If you are very lucky you may take a
photograph of the night sky and find an object in the image that does not
appear in the sky catalogues. Perhaps it is an asteroid or you may have
discovered a new comet or nova?
your discovery to the world you need to be able to tell people what the
coordinates are so that they can verify your observation.
Numerous software packages allow this to be done, but some are
expensive, and others are very fussy in only allowing FITS format images and
you have to tell the software several difficult to find properties of the
Googling 'astrometry' produced very
little helpful information until I found
this site. At
last there was some mathematics that was not beyond my
I set about writing an Excel
spreadsheet that would take the coordinates of three known stars on the image
plus the pixel positions of the stars and from that the coordinates of any
other object on the image could be derived.
needed were the coordinates of the centre of the image. This does not
have to be very accurate, and you could probably use the coordinates of the
star nearest the centre, but there is an easy way to find an accurate value.
Simply join 'Flickr' which is a site for
sharing photographs. You then join the 'astrometry group'. Any picture
that you add to the astrometry group will be analysed and you will be told the
exact centre coordinates, and also the significant objects present in the image
will be identified. Field width and arcseconds per pixel are also found. You do
not need to tell it what scale or rotation you have. Quite
first attempt produced a speadsheet that gave very accurate RA values, but the
DEC values were always badly wrong. Checking the maths and the spreadsheet
formulae numerous times produced no better result. Fortunately there was an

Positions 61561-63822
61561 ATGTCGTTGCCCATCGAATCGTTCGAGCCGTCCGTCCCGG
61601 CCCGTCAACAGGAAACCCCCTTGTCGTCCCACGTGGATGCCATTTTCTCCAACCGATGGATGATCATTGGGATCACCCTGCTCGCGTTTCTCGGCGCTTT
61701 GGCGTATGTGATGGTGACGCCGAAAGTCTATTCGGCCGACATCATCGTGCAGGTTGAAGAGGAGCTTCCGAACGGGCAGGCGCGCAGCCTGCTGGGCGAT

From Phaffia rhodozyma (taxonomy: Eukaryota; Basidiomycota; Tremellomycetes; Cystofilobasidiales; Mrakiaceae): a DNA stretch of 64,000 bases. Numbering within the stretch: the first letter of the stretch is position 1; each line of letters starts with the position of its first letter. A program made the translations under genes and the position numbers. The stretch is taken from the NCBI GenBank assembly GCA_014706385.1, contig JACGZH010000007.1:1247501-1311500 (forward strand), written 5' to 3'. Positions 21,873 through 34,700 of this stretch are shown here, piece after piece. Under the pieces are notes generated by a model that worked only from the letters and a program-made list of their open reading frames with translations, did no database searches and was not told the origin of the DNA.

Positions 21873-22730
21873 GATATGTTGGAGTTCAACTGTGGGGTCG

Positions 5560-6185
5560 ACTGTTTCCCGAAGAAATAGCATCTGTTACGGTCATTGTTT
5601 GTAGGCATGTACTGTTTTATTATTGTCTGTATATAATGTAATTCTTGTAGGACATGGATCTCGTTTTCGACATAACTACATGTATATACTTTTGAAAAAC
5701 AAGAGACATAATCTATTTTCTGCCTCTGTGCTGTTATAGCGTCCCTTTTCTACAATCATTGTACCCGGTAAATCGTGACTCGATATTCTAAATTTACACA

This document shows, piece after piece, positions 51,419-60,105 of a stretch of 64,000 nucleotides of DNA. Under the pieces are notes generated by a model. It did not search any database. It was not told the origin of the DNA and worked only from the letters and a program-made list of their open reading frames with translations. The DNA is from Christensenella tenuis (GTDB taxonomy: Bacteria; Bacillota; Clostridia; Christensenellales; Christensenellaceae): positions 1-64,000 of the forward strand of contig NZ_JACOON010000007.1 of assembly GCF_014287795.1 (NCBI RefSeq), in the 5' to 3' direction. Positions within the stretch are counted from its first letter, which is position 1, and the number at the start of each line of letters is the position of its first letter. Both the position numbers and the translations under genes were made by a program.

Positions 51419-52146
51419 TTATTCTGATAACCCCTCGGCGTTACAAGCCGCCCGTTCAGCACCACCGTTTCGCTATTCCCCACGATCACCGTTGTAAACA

email address on the site and Dr Kevin McLin kindly replied. There were indeed
errors in the equations which were duly corrected.
Two points worth noting: a) the internet is sometimes wrong, b)
don't be too shy to send off an email!
Below is one of the images used for
testing the spreadsheet. The bright star is Alhena, correctly identified by
Flickr, and the centre coordinates are displayed to an alarming number of
decimal places. Coordinates for three stars were found from Cartes du Ciel.
Pixel positions were measured with Photoshop. An important point is that
Photoshop puts (0,0) at the top left. Astrometric methods require x,y pixel
measure measurements relative to the centre of the image so a correction has to
star was at position (2028.63, 679.69).
derived coordinates were:
Cartes du Ciel gave the star coordinates as:
||6h 37m 58.06s,
16° 18' 29.47''
6h 37m 58.09s, 16°
may have noticed that four stars have coordinates displayed. This was to
website which requires four marker stars. The accuracy of the three star
spreadsheet was just as good as the four star method.
A web enabled version of the
spreadsheet is available here. To use
it, click in the blue cells already
containing numbers, and type your new values. There is no need to delete the
Press TAB to move from
cell to cell.
Flickr gives values for the centre
of the image in the form 67.4865347, 34.54667.
To convert to format 4h 29m 56.77s, 34° 32' 48.01'' use
the convertor at the right of the spreadsheet.